Nikiwe Bikitsha describes how disturbing it was to watch Jessica Leandra dos Santos and Tshidi Thamana at their kiss-and-make-up press conference.
Apartheid was so much more than calling black people demeaning names like the k-word. It was a system that dehumanised them.
The entire state machinery was designed in such a way that the black person would always be deemed inferior and would not have access to resources in a way that would improve his circumstances.
The brutality, subjugation and violence was a way of ensuring that people knew their place and kept to the areas designated fit for them by the Afrikaner minority rule.
This may be well known by the majority of South Africans. However, I think a reminder is necessary as a lesson for our latest racist gaffe-prone citizens.
First there were the giggling and gormless models Jessica Leandra dos Santos and Tshidi Thamana. It was really disturbing to watch them at their kiss-and-make-up press conference. The reconciliatory get-together was the brainchild of the Democratic Alliance’s spokesperson, Mmusi Maimane.
Television cameras were invited to witness the “kumbaya” moment.
Tall and lean, with a steely, unrelenting glare, Dos Santos tried to explain that her use of the word “monkey” to describe a black shop assistant was not meant to cause offence because she also referred to members of her own family as monkeys. So, we were led to believe, she did not mean to insult anyone.
The big-toothed Thamana apologised for having resurrected Peter Mokaba’s Kill the Boer song, which was meant to incite violence against white South Africans.
What a shameful thing it was to watch. Neither seemed to grasp fully that the words they spoke and their actions irritated a wound that refuses to heal in South Africa.
For those experiencing revisionism about what apartheid was and those rightwingers wishing to reassert their authority it is always worth remembering that the more insidious effects of it were less visible and quantifiable than name-calling. Our parents witnessed the worst of this kind of discrimination. People who grew up in the townships in the 1950s and 1960s will relate how their matchbox homes were maintained by local authorities - that is, by the superintendent in charge of blacks.
Without notice or invitation, you would see workmen appear in your yard, paintbrush at the ready, to paint the door or fix whatever they deemed necessary. From year to year this pattern would repeat itself, houses painted pink, yellow or whatever colour deemed appropriate by the authorities.
These were people’s homes. Men and women raised their children there. No thought was given to what the inhabitants themselves might want or whether they found this presumption invasive or intrusive. You would simply make way for this work to be done and not ask questions because you would be mindful that, after all, the property was not yours – not by choice but because the law forbade you to own property.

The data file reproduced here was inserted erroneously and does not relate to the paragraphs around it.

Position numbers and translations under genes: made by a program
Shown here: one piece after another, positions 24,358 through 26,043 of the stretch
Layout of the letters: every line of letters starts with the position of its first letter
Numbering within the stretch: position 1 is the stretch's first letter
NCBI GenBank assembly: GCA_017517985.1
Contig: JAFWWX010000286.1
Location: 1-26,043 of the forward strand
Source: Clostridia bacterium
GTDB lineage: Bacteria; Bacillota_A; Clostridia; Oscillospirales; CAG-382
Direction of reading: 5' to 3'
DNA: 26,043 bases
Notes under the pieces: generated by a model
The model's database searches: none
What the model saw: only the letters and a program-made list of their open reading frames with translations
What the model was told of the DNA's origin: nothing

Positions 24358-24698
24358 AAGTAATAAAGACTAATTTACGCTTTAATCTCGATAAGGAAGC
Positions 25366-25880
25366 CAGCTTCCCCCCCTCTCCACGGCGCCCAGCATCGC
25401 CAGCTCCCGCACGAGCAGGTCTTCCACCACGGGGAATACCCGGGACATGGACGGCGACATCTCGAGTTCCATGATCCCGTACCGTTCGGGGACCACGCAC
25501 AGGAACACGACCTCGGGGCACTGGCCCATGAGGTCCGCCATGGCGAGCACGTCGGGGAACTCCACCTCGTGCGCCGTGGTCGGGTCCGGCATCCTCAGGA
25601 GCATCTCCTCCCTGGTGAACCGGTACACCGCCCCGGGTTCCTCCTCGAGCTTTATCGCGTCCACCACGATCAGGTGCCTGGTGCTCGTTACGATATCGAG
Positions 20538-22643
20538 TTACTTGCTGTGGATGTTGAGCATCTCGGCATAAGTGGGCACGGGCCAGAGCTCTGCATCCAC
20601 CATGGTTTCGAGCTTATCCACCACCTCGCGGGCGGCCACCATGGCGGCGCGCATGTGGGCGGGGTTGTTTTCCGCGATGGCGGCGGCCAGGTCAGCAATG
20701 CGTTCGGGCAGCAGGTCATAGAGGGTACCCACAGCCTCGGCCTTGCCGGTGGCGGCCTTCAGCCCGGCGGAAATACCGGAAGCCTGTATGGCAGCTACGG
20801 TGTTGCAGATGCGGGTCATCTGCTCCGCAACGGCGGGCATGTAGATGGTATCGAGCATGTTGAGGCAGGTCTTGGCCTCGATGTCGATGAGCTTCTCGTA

The law did not recognise your existence. You were a non-person.
Can you imagine how disempowering and emasculating it was for a generation of families or fathers who knew that, in essence, they had no say in how their homes were run? My cousin suggests that is why so many men turned to drink.
So for Dos Santos and Thamana, just in case you missed those lessons in class or have simply embraced an ahistorical stance, that is where we come from and it is just one of the reasons why we do not want to go back to a country with racial prejudice as the cornerstone of its agenda.
But for all of us South Africans it is so much easier to focus on two silly models and an ageing apartheid relic who reveals his true nature in an unguarded moment in a televised interview. There are greater threats to our social and racial cohesion. Real and significant economic transformation is yet to happen. Debates over land remain deeply divisive and not much progress is being made.
We have seen reports of the existence of alleged right-wing training camps where young boys are trained to dislike black people and told they are intellectually inferior. There seems to be farmland and money available to do this. We have also seen the growing strength and influence of Afriforum, the Afrikaner civil rights group lobby.
It would be instructive to know who funds such a group, because their many campaigns and dominance suggest a well-oiled and resourceful group whose well is not about to run dry. Boeremag triallists are allowed to use social media platforms such as Facebook to galvanise support and share ideas with like-minded volkmense. We are quick to dismiss it as extremism with no real grassroots support, but time will tell.
Are we aware of these threats, or is our crime intelligence too embroiled in narrow factional battles such as the brouhaha over Richard Mdluli?
The pioneer intellectual Dr WB Rubusana wrote the acclaimed poem Zemk’ inkomo magwala ndini in 1906, which, loosely translated into English, means “the cattle are departing, you cowards”. He was suggesting that if the rights or freedoms that people hold dear are not defended, one will rue what one begets. In other words, while we squabble among ourselves over petty and nonsensical things, the barbarians are at the gate waiting to feast on and exploit our failures.